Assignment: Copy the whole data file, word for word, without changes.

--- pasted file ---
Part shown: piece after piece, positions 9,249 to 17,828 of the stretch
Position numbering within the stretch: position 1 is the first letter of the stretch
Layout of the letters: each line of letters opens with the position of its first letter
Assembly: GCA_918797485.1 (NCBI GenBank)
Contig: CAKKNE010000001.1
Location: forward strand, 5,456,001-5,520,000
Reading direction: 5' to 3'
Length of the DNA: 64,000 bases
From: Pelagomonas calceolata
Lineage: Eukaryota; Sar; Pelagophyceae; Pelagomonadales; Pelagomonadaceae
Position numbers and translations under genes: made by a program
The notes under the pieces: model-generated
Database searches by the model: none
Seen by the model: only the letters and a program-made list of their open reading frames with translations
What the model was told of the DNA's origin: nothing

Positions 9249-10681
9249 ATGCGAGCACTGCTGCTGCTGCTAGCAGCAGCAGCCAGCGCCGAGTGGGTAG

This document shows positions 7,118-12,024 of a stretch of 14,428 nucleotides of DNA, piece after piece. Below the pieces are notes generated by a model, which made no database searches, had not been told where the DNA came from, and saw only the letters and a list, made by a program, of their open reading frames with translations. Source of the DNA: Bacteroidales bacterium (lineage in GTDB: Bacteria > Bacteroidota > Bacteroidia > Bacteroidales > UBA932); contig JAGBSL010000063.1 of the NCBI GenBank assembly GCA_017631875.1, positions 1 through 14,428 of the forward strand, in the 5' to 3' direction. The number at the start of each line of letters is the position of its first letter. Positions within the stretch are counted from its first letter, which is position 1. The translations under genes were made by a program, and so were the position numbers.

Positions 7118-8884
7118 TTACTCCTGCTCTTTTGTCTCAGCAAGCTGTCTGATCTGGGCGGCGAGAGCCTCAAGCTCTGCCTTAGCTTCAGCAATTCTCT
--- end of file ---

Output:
Part shown: piece after piece, positions 9,249 to 17,828 of the stretch
Position numbering within the stretch: position 1 is the first letter of the stretch
Layout of the letters: each line of letters opens with the position of its first letter
Assembly: GCA_918797485.1 (NCBI GenBank)
Contig: CAKKNE010000001.1
Location: forward strand, 5,456,001-5,520,000
Reading direction: 5' to 3'
Length of the DNA: 64,000 bases
From: Pelagomonas calceolata
Lineage: Eukaryota; Sar; Pelagophyceae; Pelagomonadales; Pelagomonadaceae
Position numbers and translations under genes: made by a program
The notes under the pieces: model-generated
Database searches by the model: none
Seen by the model: only the letters and a program-made list of their open reading frames with translations
What the model was told of the DNA's origin: nothing

Positions 9249-10681
9249 ATGCGAGCACTGCTGCTGCTGCTAGCAGCAGCAGCCAGCGCCGAGTGGGTAG

This document shows positions 7,118-12,024 of a stretch of 14,428 nucleotides of DNA, piece after piece. Below the pieces are notes generated by a model, which made no database searches, had not been told where the DNA came from, and saw only the letters and a list, made by a program, of their open reading frames with translations. Source of the DNA: Bacteroidales bacterium (lineage in GTDB: Bacteria > Bacteroidota > Bacteroidia > Bacteroidales > UBA932); contig JAGBSL010000063.1 of the NCBI GenBank assembly GCA_017631875.1, positions 1 through 14,428 of the forward strand, in the 5' to 3' direction. The number at the start of each line of letters is the position of its first letter. Positions within the stretch are counted from its first letter, which is position 1. The translations under genes were made by a program, and so were the position numbers.

Positions 7118-8884
7118 TTACTCCTGCTCTTTTGTCTCAGCAAGCTGTCTGATCTGGGCGGCGAGAGCCTCAAGCTCTGCCTTAGCTTCAGCAATTCTCT